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Sony HVR-Z1 / HDR-FX1
Pro and consumer versions of this Sony 3-CCD HDV camcorder.


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Old March 19th, 2005, 06:42 AM   #1
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Steadyshot

Hi :)

I can't see any difference between that steadyshot modes. Whats your experience with using it anyway, as I almost never shoot without a tripod, dollie or Steadicam.

Should it still be used ?

I remember, that it works somehow with really moving the ccd. Is that correct ? Incredible to imagine, that a motor or whatever it moves, can reakt that fast.

Thanks!

Peter
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Old March 26th, 2005, 09:51 AM   #2
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Hi Peter,

It is Super Steadyshot, which is using optical image stabilization. This is a mechanical process and it does not involve moving the CCDs or moving the target area on the CCDs.

You should use it any time that you are shooting handheld. It'll make a lot of difference! Hope this helps,
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Old March 27th, 2005, 06:51 AM   #3
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Thank You.

Where can I get more info about the stabilisation process ?
And sould it be used even when not shooting handheld ? Maybe for even stabilizing that ?

There's another Tread about panning, that seems to be similar to my question somehow.

Thanks

Peter
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Old March 27th, 2005, 01:08 PM   #4
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You don't want to use image stabilization when the camera is on a tripod, because your movements there are intentional and the image stabilization will try to fight them, thereby ruining the shot.
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Old March 27th, 2005, 01:39 PM   #5
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But does it analyze the content to stabilize or does it take note of the camerabody shaking ?

So if the camera is intendet to be still on a tripod, the moving actor shouldn't be stabilized. Right ?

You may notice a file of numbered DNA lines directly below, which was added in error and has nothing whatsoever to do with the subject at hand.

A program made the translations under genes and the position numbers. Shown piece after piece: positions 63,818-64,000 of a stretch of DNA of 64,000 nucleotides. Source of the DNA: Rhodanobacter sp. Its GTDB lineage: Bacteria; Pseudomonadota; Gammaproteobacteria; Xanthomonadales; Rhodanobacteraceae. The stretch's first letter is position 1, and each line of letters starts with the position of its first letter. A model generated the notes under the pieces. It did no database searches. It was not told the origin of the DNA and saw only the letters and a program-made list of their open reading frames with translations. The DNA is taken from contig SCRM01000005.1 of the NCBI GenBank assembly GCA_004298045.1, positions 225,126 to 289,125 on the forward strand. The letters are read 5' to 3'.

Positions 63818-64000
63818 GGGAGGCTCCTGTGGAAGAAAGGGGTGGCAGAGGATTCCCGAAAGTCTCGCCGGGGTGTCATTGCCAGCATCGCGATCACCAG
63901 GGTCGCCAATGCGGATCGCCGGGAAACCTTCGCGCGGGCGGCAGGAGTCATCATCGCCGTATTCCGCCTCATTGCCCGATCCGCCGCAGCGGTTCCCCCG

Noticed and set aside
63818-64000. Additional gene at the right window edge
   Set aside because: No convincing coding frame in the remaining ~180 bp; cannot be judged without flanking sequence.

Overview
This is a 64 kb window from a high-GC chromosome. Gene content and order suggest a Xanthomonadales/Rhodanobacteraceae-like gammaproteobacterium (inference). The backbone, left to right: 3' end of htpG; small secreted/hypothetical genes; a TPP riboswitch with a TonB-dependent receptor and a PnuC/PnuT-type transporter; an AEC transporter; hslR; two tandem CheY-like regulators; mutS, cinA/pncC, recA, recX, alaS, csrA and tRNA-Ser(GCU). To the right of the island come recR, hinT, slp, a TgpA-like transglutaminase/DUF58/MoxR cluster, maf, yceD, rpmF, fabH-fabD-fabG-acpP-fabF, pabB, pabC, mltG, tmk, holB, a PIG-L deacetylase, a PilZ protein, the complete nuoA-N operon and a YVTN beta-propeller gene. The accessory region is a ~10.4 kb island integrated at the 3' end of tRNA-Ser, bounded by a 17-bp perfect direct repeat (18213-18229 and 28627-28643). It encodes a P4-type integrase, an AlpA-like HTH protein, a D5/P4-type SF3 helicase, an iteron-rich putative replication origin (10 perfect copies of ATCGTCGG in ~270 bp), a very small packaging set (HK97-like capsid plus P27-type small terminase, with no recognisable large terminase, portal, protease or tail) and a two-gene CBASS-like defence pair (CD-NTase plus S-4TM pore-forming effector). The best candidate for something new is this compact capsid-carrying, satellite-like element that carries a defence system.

This could improve the shot, when shooting very long lenght.

Thts really a important thing, that gets even more important, thinking, that I was shooting with Steadyshot on my trv900 all the years. Alwas on Tripod ...

Thanks !

Peter
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Old March 31st, 2005, 07:38 AM   #6
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Quote:
You don't want to use image stabilization when the camera is on a tripod, because your movements there are intentional and the image stabilization will try to fight them, thereby ruining the shot.
I don't have an FX1 yet (waiting for NAB first), but I presume the system is an improved version of the 'Super Steadyshot' on my TRV900... I rarely remember to turn it off when shooting on a tripod with that camera, and it's never been an obvious problem. Electronic systems may try to eliminate slow pans and cause horrid stutter, but optical systems should only be trying to eliminate high-frequency wobble and not affect pans much at all.

Quote:
But does it analyze the content to stabilize or does it take note of the camerabody shaking ?
I'm 99% sure that the TRV900 uses motion sensors. I presume the FX1 is the same.
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Old March 31st, 2005, 08:17 AM   #7
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The Canon OIS uses a variable angle prism which is fed by motors that respond to feedback from vibration sensors. On the XL series cameras, this entire system is built into the lens. EIS systems analyze the image on the ccd block and compensate by varying the target block using extra pixels of the ccd.

The OIS is the preferred system because it tends to yield better results although some EIS systems are reportedly getting pretty good.

It's recommened that you disable stabilization on the tripod because as Chris mentioned, the system will try to compensate at the beginning of a pan movement and there will be a noticable lag effect.

That said, we do use stabilization when shooting from a tripod that's in a moving vehicle. It definitely smooths out the 'bumps' in the road.

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Old March 31st, 2005, 08:39 AM   #8
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Excellent reply there Greg, thanks!

Peter:

<< But does it analyze the content to stabilize or does it take note of the camerabody shaking >>

Camera shake. Specifically it dampens frequencies transmitted to the camera body from hand holding. On a tripod it will be confused, and try to fight *any* movement, so you'll want to turn it off.
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Old March 31st, 2005, 09:01 AM   #9
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Here's a test that I did that really proved to me what stabilization can do. Choose a stationary object that's clearly visible at max zoom length (I used the moon). See how steady you can hold the camera. Now turn on image stabilization and try again.

For my GL2 (which uses OIS), having it turned off resulted in the expected jerky picture (sometimes I had a hard time keeping the moon in frame -- mosquitoes may have had something to do with that). When I turned on OIS, the camera fixed all of the shakes. The problem now was that I couldn't tell that I wasn't keeping the camera pointed in the same general direction, so the moon would slowly drift around the viewfinder.

I haven't tried this with any EIS cameras, but I expect the results would be similar.
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